Is the current administration prioritizing its spending to address burning issues or is it a spendthrift government? Is the Finance Ministry constantly monitoring our budget on a monthly or quarterly basis, and doing variance analysis by looking at year-to-date planned/projected versus actual, and doing projections to see where we would be at year end, and introducing austerity measures if need be to curb feckless spending? Is the Auditor General’s department conducting annual audits and recommending control measures that would deter corruption and embezzlement of state funds? Is the Accountant General’s department accounting for every butut earned and spent by the government? Is it reasonable or does is make sense to them that $32,000 was spent on a former VP’s (and entourage) two-week trip to New York, out of which $18,000 or $21,000 was spent on car rentals? Did they get receipts and breakdown of the car rental expenditures? Who is approving these kinds of expenses? Are they able and willing to question expenses that are out of the ordinary without any reprisal?
Finally, do we have the laws in place to fight against corruption? If not, are we putting those laws in place and enforcing them? Do we have the political will to fight against corruption and nepotism? Do we have the presidential will as well? Are we holding our elected officials and heads of departments and institutions accountable or are we going to continue to praise-sing, worship, and regard them as the infallible impeccable exemplary characters who deserve everything and are at liberty to trample on us to get what they want while we continue to be in a state of destitution? Are we challenging them enough to get the best out of them, and make them transform their institutions into strong, viable, effective and efficient institutions that would create enduring values for our society? Shouldn’t we identify what kind of healthcare system, agricultural sector and education system that we want, design policies and formulate strategies on how to get there? Shouldn’t we be monitoring our progress regularly and making necessary adjustments to keep us on track to the desired destination; a developed Gambia?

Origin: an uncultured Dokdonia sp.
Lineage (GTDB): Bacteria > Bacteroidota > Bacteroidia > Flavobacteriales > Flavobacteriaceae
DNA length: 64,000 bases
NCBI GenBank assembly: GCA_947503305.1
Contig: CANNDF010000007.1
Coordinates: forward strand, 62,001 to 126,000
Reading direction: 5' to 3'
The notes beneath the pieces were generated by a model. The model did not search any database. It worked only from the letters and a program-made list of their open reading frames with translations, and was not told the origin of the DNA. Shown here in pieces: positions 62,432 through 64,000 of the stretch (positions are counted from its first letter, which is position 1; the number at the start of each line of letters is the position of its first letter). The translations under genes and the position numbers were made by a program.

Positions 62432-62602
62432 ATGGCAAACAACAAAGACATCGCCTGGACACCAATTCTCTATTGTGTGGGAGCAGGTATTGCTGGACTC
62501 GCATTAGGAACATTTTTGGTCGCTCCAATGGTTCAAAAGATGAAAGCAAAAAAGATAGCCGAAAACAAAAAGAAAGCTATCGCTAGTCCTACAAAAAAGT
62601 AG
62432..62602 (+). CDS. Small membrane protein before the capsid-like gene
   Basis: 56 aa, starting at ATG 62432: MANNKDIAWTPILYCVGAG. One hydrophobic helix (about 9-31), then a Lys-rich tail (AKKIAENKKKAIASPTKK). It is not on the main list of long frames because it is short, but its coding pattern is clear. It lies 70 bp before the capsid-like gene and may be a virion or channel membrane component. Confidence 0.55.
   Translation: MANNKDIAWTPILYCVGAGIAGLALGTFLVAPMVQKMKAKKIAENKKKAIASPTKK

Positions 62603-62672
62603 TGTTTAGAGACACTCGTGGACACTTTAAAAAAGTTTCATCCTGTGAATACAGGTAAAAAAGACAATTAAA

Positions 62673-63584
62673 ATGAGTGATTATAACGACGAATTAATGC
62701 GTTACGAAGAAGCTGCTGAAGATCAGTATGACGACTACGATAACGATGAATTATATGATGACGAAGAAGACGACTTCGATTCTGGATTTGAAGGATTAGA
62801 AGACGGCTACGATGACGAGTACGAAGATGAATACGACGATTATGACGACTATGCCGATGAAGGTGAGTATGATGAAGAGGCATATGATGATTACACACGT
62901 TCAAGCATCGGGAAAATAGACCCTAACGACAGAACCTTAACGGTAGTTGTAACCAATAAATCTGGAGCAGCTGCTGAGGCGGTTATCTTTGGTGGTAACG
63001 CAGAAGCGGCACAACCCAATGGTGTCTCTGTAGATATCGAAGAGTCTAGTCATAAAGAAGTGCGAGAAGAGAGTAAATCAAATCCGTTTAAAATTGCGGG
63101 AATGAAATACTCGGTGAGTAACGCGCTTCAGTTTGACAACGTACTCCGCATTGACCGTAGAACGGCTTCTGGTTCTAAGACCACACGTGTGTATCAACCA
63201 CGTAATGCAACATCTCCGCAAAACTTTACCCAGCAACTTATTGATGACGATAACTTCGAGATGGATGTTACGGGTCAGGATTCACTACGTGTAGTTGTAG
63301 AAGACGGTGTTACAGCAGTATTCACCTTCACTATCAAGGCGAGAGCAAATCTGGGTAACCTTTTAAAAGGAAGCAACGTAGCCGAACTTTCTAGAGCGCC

The government argues that a lot has been achieved because we went from one month import cover to five months import cover, the economy is expected to grow by six percentage points in 2019, salaries have been increased by fifty percent, interest rates have been sliced, there is congestion at the port due to the number of ships arriving at our seaport and the volume of business activities in the country, and that investors have confidence doing business in The Gambia. What is the average hardworking Gambian’s take on this progress report by their government? Is there a reduction in the cost of living, or an improvement in the standard of living? Do we need to wait a few more years before we see and feel the effect of this reported progress by the government?
I am of the view that we do not just elect or appoint people in positions and rely wholly and solely on their benevolence to get us desired results or optimal solutions. There must be a system, policy or law that guides, checks and measures their performance.
The writer, Dibba Chaku, is based in the United States.